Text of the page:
There are numerous reasons why your email could be going to a customer’s spam folder, and this is caused by the mail servers’ built-in spam filters. Spam filters detect unwanted emails and prevent them from being delivered to the recipient’s inbox. These spam filters are frequently updated, so what may not be considered spam today, may be considered spam tomorrow.

So what can we do to combat emails that going into the spam? Here are a few ways to help improve your sending reputation.

Configure DKIM and SPF

Domain Keys Identified Mail (DKIM) and Sender Policy Framework (SPF) are two email authentication methods which can help against email spoofing, phishing, and spam. Having these set up will help improve deliverability by verifying the source of where the email originated.

  • DKIM attaches a digital signature to the email which identifies you as an authorized sender and the recipient server will verify that signature.

  • SPF allows you to specify which email servers are legitimate for your domain and improves deliverability for emails that are sent from your authorized domain.

Test your Deliverability

Many spam checkers will give you a preview rating based on how likely it is to trigger spam filters.

We recommend using Mail-Tester because it gives you an overall rating using SpamAssassin, and also inspects other elements of your email that could affect your deliverability. For example, is your email formatted well? Are your emails authenticated? Is your IP address currently on a blocklist?

Personalize Emails

Spam Filters look for similarities in your emails and increasing the uniqueness of your emails by adding personalized content will help avoid these flags.

Include a Plain Text Version

Most spam filters can detect if there is only an HTML version of the template, this could have a negative impact on the spam rating.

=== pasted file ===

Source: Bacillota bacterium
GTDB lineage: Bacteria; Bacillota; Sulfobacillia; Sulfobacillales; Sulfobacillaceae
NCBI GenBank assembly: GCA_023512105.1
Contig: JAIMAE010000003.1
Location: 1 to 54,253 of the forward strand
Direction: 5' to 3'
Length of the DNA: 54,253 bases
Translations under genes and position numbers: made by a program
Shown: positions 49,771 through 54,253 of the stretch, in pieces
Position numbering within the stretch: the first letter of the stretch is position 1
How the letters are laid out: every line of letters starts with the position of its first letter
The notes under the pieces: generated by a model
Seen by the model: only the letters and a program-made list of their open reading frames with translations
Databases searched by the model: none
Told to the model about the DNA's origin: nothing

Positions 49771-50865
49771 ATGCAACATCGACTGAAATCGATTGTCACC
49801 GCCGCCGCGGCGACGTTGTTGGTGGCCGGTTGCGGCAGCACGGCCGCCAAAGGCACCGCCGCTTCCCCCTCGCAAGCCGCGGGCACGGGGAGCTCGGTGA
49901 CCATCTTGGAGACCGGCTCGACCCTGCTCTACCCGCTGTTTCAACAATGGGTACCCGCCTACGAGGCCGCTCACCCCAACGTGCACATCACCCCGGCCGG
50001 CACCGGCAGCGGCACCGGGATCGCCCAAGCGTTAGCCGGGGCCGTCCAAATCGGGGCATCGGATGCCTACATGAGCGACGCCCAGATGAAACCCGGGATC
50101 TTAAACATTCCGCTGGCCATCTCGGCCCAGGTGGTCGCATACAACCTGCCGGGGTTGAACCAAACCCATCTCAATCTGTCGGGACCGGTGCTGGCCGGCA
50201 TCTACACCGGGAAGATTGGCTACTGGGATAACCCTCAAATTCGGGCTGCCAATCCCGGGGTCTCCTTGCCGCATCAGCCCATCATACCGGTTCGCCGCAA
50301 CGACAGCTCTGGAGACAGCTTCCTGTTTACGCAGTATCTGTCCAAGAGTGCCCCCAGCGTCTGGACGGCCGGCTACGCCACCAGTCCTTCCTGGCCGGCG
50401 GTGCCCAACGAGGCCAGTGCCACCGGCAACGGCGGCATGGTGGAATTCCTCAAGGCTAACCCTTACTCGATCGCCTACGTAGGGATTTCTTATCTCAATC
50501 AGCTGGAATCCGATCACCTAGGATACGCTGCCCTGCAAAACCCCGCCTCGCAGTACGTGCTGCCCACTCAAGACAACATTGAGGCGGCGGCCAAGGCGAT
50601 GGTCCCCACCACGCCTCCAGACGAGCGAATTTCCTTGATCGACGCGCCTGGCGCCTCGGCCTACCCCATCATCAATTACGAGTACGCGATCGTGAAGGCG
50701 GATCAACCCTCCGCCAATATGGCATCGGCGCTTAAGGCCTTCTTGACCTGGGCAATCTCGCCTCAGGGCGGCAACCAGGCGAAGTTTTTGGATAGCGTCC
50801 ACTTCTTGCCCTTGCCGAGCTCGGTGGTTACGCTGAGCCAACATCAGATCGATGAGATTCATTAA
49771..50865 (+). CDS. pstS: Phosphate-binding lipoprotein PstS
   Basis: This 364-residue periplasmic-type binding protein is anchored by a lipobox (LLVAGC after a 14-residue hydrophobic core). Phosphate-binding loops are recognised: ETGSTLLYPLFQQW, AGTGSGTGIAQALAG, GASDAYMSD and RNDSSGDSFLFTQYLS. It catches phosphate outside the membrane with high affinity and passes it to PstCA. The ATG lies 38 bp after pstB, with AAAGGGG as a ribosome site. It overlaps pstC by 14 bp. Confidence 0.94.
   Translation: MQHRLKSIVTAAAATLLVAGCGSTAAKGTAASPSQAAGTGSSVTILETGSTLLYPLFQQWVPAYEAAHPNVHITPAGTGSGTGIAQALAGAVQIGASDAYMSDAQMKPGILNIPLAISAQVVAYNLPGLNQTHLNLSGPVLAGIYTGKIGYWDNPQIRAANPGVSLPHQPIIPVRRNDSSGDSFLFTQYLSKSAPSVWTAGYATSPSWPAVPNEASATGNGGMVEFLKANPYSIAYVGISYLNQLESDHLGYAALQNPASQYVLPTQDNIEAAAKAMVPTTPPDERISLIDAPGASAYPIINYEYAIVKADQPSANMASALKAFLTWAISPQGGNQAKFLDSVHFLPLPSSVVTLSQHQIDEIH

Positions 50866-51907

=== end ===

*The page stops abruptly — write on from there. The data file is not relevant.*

As well as having a better spam rating, it is generally good practice to include a plain text version. Plain text emails are more accessible and easier for users that require a screen reader. Additionally, many older email clients may not support HTML formatted messages.

Image to Text Ratio

Image heavy emails have a high chance of triggering spam filters. Always make sure that your emails have a healthy balance of words and images. We recommend having a 2:1 ratio of words to images. Always include an alt attribute in your image tags.

Videos and Attachments

These media types are often rejected by email clients, and will likely set off spam filters if they are accepted. If you must include an attachment, make sure the attachment file is no bigger then 10MB. With that said, it is always preferable to host the file and include a link for your user to download it.

Many email clients do not support videos in emails, on top of lowered deliverability, they will sometimes flagged the email as malicious content. If you must include a video, we recommend taking a screenshot of the video and linking the image to the video.

Including an unsubscribe link in your emails will help with the deliverability for future emails sends. This works because customers that have an opt-out method will usually use that method if they do not want those emails. If they do not have this method available or cannot easily locate this, they might report the email as spam, thus affecting your deliverability.

Shared IP Addresses

Some ESPs use shared IP addresses instead of dedicated IP addresses when sending your emails. If you are using a shared IP address and someone using the same IP had one of their emails marked as spam, this could affect your sending IP reputation.

Further Reading